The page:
George Shultz, secretary of state-designate in President Reagan's Cabinet, and Bechtel, the company he has served for the past eight years, are made in the same mold.
Mr. Shultz is described as extremely capable, practical, and tough, but discrete and soft-spoken. The Bechtel Group's corporate personality may be described in virtually the same terms. Relatively few Americans likely know the company exists - although this may change as attention begins to focus on the firm's business dealings with Arab countries and how they may affect Schultz's stand on the Middle East.
At 50 Beale Street in San Francisco's financial district, some 10,000 of the 42,000 employees of the Bechtel Group Inc. work in sprawling quarters fast becoming inadequate. The firm has announced it will erect an office building across the bay in Oakland's City Center redevelopment area to hold 3,000 of its headquarters employees. When it is completed some three years hence, says a Bechtel spokesman, a second Oakland office tower may have to be built.
Bechtel is a ''family company,'' founded in Oakland in 1906 by W. A. Bechtel, who got his start working as a mule skinner on a railroad construction job in Oklahoma. He got his big break in 1931 when, with five other companies, he won the contract for the Hoover Dam. Another plum was the San Francisco-Oakland bridge - the ''Bay Bridge.'' His son, S. D. Bechtel, guided the growing company from the mid-1930s to 1960, putting it into the international category with a 1940 joint venture building a pipeline in Venezuela. Grandson Stephen D. Bechtel Jr. is chairman and chief executive officer of the international firm. As soon as President Reagan announced Shultz's nomination for secretary of state, Mr. Bechtel took over as president.
The Bechtel Group - its major operating companies are Bechtel Civil & Minerals Inc.; Bechtel Petroleum Inc.; and Bechtel Power Corporation - is a giant among giants in the construction field. Other major US construction firms ranking with it include the Parsons Corporation of Pasadena, Calif., Fluor Corporation of Irvine, Calif., and Brown & Root Inc. of Houston.
Other Bechtel ''landmark'' contracts include: 1947 - the Trans-Arabia oil pipeline; 1951 - the first nuclear source of electric power in the US, the experimental breeder reactor in Arco, Idaho; 1968 - San Onofre nuclear power plant in California, largest such plant at the time; 1971 - the 98-mile Washington, D.C., Metro rapid transit system; 1974 - the mobilization and development of the Trans-Alaska pipeline system; 1976 - 20-year, $20 billion Jubail project in Saudia Arabia, entailing construction of a new industrial community. In addition to the Jubail project, Bechtel is building the King Khalid Airport and an electrical generating complex in Saudi Arabia. It has one construction project in Egypt and one in Kuwait.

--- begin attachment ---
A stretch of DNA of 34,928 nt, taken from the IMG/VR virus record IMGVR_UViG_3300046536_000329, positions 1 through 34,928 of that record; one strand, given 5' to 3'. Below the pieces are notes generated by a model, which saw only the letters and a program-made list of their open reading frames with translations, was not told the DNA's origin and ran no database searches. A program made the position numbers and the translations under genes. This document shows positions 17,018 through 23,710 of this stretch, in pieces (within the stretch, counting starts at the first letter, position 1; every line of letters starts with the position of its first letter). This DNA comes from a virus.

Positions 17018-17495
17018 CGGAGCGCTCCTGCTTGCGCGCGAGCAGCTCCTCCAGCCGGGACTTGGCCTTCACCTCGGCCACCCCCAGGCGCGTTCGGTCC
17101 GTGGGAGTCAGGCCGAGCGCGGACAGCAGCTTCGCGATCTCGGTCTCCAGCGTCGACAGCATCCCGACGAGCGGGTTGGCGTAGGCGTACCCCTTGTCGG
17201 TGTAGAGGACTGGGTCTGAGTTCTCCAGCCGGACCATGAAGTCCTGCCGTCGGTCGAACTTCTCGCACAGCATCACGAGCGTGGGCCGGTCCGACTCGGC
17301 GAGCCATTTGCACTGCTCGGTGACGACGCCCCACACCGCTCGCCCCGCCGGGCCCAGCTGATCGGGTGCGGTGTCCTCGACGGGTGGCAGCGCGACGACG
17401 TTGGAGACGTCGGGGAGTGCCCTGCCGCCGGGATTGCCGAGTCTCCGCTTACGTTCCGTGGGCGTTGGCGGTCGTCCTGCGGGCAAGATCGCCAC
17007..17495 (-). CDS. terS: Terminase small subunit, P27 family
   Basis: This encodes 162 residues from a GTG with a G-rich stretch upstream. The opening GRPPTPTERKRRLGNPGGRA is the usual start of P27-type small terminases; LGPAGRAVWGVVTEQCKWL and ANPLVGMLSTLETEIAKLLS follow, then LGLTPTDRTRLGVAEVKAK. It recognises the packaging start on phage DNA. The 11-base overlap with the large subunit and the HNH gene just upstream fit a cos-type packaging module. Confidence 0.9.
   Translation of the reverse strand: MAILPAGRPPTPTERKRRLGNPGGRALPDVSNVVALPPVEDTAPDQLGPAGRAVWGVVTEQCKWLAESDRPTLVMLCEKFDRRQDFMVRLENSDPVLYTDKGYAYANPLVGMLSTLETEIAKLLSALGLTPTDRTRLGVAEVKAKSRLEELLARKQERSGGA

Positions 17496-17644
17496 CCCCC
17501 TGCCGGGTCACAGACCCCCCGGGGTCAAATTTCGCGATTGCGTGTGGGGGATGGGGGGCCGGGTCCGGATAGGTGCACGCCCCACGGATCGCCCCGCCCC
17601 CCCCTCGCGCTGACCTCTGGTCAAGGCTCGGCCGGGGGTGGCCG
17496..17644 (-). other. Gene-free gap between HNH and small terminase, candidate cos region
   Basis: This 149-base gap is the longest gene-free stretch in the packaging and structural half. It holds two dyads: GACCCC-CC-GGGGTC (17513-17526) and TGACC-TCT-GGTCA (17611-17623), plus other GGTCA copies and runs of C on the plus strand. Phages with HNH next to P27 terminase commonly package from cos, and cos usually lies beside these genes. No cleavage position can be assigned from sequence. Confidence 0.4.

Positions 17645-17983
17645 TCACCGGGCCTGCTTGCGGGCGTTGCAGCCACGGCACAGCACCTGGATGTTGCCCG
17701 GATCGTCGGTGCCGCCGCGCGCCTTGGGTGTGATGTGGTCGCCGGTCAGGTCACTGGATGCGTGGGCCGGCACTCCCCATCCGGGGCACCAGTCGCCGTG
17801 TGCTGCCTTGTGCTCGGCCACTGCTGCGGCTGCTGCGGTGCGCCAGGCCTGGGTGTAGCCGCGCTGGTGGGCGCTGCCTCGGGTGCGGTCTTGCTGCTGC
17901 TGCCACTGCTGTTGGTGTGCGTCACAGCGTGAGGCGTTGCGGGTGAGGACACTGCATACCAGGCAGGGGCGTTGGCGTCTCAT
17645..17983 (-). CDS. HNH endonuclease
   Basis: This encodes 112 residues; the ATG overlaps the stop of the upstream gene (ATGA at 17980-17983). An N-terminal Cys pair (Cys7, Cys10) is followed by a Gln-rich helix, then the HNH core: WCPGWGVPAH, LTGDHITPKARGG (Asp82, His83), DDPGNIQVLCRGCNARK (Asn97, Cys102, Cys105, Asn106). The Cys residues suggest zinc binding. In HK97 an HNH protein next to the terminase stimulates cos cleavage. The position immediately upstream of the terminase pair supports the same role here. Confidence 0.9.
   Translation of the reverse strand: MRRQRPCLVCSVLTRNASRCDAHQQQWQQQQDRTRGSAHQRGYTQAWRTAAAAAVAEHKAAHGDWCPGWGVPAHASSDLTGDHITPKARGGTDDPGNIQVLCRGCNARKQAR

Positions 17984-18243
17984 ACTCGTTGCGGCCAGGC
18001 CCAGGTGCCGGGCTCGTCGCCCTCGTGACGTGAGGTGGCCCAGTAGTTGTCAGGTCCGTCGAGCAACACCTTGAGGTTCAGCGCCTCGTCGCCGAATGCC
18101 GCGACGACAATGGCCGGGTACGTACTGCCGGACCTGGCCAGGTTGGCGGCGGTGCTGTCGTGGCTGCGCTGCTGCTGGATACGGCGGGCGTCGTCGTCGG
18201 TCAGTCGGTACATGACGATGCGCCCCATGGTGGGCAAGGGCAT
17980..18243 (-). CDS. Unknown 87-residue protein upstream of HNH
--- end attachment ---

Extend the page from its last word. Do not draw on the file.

The appointment of Shultz as secretary of state and the presence of another former Bechtel executive, Secretary of Defense Caspar W. Weinberger, in the Reagan Cabinet, has focused attention on Bechtel activities in the Middle East.
In January 1976, the Jewish Anti-Defamation League and the US Department of Justice sued Bechtel, charging the company and some of its subsidiaries had cooperated with an Arab League request not to deal with firms doing business with Israel. Bechtel denied any participation in the so-called Arab boycott. But in January 1977, the Justice Department announced a consent decree under which Bechtel promised not to cooperate with the boycott.
A company spokesman says Bechtel has been doing business with Saudi Arabia for more than 25 years and naturally has developed a special relationship with that country. However, the spokesman insists it is a business, not a political, relationship.